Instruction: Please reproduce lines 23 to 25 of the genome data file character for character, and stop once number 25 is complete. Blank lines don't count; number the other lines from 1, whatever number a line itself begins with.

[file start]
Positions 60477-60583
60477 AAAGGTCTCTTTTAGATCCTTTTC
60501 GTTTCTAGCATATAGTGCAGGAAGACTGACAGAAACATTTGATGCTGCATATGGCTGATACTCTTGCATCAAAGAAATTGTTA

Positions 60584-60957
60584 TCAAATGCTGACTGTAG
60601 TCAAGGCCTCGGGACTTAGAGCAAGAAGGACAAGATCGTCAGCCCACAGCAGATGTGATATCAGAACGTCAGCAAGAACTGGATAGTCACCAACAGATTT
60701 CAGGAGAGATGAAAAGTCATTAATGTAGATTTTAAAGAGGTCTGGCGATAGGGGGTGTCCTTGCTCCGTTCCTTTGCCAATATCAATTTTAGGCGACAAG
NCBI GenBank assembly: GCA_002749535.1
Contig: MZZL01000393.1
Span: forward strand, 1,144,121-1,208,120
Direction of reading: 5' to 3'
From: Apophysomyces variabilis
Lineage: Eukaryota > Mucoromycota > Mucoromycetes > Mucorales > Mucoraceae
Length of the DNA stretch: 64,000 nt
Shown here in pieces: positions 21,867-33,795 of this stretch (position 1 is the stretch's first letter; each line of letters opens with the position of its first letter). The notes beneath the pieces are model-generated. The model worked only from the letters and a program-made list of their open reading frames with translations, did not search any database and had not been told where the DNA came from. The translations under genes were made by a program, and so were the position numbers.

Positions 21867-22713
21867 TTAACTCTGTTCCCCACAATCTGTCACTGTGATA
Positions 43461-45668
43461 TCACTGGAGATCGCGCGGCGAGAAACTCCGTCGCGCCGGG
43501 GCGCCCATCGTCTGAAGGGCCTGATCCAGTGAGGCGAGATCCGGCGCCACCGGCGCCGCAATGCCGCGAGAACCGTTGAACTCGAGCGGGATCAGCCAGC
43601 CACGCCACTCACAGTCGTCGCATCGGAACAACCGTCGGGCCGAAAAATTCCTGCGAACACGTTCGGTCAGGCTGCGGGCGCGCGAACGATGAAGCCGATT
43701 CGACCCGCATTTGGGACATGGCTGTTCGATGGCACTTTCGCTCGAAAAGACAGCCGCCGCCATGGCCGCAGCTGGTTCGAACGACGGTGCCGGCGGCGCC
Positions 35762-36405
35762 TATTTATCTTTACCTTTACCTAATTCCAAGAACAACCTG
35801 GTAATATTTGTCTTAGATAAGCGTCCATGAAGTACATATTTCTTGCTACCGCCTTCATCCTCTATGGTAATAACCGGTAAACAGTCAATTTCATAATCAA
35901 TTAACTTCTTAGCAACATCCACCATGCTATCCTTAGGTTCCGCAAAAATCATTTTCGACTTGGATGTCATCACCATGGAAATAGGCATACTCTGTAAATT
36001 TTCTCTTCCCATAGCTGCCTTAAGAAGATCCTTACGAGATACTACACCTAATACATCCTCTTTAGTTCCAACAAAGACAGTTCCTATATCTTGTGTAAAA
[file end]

Positions 35762-36405
35762 TATTTATCTTTACCTTTACCTAATTCCAAGAACAACCTG
35801 GTAATATTTGTCTTAGATAAGCGTCCATGAAGTACATATTTCTTGCTACCGCCTTCATCCTCTATGGTAATAACCGGTAAACAGTCAATTTCATAATCAA